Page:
To-night, however, she was even in a blither mood than usual.
He is blither and at the same time he is more solemnly abstracted.
You got left out of his will, m'sieu', you talk as if he was all right—that's blither.
Im sure theres no a blither, bonnier quean in a the kintra side.
I don't know that I ever saw a blither young fellow until about the time the finding of that board of survey was announced.
The rooks cawed and blither birds sung, but nothing was so merry or so musical as my own rejoicing heart.
There had never been a blither setting off from the Giant's Cairn.
Doubtless a Dane could perform the offices on this particular field with a blither spirit than a native Englishman.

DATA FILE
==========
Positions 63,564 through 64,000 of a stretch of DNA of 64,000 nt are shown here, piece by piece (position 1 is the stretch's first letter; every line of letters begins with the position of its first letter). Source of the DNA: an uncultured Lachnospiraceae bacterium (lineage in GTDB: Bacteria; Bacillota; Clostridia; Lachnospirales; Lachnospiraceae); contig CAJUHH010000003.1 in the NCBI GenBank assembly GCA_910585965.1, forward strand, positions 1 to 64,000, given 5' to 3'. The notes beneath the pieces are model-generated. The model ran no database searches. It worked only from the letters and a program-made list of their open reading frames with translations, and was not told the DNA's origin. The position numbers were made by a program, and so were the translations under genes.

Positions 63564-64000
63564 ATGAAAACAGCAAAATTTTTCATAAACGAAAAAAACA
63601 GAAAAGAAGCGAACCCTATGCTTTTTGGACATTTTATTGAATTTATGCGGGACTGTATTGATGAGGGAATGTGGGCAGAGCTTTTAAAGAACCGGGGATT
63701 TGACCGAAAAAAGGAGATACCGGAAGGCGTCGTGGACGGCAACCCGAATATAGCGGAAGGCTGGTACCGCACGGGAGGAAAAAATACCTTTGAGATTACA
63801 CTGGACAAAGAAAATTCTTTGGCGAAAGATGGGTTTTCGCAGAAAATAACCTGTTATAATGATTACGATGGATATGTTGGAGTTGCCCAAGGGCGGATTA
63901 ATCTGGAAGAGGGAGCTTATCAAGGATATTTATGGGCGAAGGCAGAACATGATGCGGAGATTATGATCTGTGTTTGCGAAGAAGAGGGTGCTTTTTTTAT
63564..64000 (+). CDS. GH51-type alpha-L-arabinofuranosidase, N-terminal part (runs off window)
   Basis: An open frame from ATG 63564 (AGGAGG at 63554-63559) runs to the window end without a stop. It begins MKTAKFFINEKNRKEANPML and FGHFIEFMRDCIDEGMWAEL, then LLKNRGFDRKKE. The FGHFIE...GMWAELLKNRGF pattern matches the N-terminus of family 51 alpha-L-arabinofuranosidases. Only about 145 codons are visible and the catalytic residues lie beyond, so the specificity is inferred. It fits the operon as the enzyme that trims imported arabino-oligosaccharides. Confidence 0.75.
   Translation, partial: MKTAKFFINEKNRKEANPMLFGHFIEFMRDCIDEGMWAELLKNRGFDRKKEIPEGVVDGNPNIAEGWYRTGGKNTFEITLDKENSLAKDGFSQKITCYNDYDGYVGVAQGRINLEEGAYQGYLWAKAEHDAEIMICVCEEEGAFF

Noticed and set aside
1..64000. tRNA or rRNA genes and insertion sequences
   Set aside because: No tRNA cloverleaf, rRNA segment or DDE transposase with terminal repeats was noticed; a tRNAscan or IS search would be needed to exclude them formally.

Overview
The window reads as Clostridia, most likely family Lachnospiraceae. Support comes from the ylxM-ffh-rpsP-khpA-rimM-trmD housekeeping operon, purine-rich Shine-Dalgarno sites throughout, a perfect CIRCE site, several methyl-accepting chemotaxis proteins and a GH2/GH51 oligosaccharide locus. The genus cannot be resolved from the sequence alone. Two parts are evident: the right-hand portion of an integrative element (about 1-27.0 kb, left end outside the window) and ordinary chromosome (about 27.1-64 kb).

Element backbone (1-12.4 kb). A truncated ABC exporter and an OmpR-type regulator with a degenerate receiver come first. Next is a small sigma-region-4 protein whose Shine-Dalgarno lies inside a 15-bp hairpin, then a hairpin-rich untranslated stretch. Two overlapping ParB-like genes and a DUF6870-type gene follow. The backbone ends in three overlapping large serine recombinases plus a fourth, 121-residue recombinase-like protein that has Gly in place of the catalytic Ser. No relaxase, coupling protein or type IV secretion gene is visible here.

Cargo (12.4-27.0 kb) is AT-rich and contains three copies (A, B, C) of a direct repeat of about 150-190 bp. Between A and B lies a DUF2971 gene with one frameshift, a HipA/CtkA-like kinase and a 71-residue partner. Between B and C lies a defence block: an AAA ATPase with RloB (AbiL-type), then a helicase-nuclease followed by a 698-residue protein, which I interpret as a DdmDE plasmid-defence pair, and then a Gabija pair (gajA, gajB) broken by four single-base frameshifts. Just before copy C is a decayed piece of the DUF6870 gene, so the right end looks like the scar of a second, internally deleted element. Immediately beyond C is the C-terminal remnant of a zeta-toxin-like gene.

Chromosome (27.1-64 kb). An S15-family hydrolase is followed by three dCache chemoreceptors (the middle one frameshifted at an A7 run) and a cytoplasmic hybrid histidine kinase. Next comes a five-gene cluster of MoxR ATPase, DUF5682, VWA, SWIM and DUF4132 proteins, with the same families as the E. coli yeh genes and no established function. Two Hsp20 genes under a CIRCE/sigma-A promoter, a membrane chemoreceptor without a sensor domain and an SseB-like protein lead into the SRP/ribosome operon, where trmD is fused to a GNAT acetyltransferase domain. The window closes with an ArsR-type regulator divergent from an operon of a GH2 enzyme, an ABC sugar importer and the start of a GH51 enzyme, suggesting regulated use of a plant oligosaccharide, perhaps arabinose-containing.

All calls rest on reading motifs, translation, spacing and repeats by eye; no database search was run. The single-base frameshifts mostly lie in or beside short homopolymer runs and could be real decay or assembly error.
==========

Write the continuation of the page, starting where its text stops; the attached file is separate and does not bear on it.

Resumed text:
A blither spectacle than the vigour with which he sets about the task, it were hard to fancy.
The violins ringing;Not blither the singingOf birds in the woods and the meadows.Hurrah!
Old English bliþe "joyous, kind, cheerful, pleasant," from Proto-Germanic *blithiz "gentle, kind" (cf. Old Saxon bliði "bright, happy," Middle Dutch blide, Dutch blijde, Old Norse bliðr "mild, gentle," Old High German blidi "gay, friendly," Gothic bleiþs "kind, friendly, merciful").
Rare since 16c. No cognates outside Germanic. "The earlier application was to the outward expression of kindly feeling, sympathy, affection to others, as in Gothic and ON.; but in OE. the word had come more usually to be applied to the external manifestation of one's own pleased or happy frame of mind, and hence even to the state itself." [OED]